LITTLE ROCK, Ark. (AP) — As a professor at the University of Arkansas, Syrian-born Najib Ghadbian is no stranger to educating Americans about the Middle East.
Now, he's taking his knowledge beyond the classroom, stepping into a new role as the Syrian opposition coalition's representative in the United States.
In teaching political science, Ghadbian has sometimes asked students to label countries on a blank map of the region. "And out of 25 countries, if I get two or three, that would be great," Ghadbian said.
As a sort of unofficial ambassador for a group President Barack Obama called the "legitimate representative" of Syria's people, Ghadbian faces the challenge not of motivating apathetic students, but of winning over wary politicians to aid the coalition's efforts to topple the regime of Syrian President Bashar Assad.
Ghadbian (pronounced gad-BAHN') is setting up offices in New York and Washington as he and other members of the opposition coalition work to build relations with the Obama administration. They're lobbying for political support and humanitarian aid, all while laying the groundwork for a post-Assad Syria.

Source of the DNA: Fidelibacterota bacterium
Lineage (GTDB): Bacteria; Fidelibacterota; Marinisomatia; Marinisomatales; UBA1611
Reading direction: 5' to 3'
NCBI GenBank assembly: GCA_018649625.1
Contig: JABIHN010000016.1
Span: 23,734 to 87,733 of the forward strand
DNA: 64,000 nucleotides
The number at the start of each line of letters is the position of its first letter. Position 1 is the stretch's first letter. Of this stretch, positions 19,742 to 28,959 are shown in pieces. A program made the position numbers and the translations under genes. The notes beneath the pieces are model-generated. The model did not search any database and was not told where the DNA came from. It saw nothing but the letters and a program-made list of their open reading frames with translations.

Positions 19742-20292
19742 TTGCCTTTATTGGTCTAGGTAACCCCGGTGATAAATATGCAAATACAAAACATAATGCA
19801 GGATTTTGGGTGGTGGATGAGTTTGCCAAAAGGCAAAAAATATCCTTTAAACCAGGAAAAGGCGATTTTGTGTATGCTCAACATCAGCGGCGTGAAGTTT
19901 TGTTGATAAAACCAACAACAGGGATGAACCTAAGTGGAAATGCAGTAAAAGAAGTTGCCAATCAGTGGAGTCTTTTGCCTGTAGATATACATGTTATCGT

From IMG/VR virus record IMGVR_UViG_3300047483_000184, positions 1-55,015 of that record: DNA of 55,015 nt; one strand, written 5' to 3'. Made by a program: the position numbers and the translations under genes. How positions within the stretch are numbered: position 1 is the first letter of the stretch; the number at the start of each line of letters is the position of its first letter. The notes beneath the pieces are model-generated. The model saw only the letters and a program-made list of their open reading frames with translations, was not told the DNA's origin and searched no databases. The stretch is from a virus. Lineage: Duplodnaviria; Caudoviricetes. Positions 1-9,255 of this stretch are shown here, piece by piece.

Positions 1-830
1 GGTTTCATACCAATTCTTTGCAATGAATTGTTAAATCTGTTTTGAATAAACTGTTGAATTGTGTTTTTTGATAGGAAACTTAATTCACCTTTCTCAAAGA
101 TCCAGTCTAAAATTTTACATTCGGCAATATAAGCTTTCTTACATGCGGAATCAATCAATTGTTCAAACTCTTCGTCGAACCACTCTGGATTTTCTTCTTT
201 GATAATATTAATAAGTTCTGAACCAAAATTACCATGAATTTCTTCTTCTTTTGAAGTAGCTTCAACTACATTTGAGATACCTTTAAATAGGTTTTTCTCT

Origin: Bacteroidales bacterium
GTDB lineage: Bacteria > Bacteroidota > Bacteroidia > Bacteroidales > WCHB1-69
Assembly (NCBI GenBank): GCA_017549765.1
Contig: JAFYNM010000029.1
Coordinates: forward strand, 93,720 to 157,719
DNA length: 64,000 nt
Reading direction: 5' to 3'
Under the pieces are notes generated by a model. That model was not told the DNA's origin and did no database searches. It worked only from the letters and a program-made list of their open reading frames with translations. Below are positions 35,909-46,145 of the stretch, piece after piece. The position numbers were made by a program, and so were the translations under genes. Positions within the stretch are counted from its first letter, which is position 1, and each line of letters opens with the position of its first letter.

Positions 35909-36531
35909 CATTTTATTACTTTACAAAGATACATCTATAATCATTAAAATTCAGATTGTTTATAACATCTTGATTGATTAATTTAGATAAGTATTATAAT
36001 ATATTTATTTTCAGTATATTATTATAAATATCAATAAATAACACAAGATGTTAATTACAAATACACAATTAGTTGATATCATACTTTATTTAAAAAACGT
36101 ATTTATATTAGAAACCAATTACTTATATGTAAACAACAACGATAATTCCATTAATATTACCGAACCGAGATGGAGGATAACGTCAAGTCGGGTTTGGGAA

"It's like being the embassy here without having that title," he said.
The group's mission is already proving complicated. Last week, the U.S. announced it would for the first time provide nonlethal aid directly to the rebels fighting to oust Assad. But the decision was met with criticism by some in Syria, including the head of the rebels, Gen. Salim Idris, who said food and medical supplies won't bring the fighters any closer to defeating Assad's forces.
The Syrian conflict started two years ago as a popular uprising against Assad's authoritarian rule, then turned into a full-blown civil war after rebels took up arms to fight a government crackdown on dissent. The United Nations estimates that more than 70,000 people have been killed.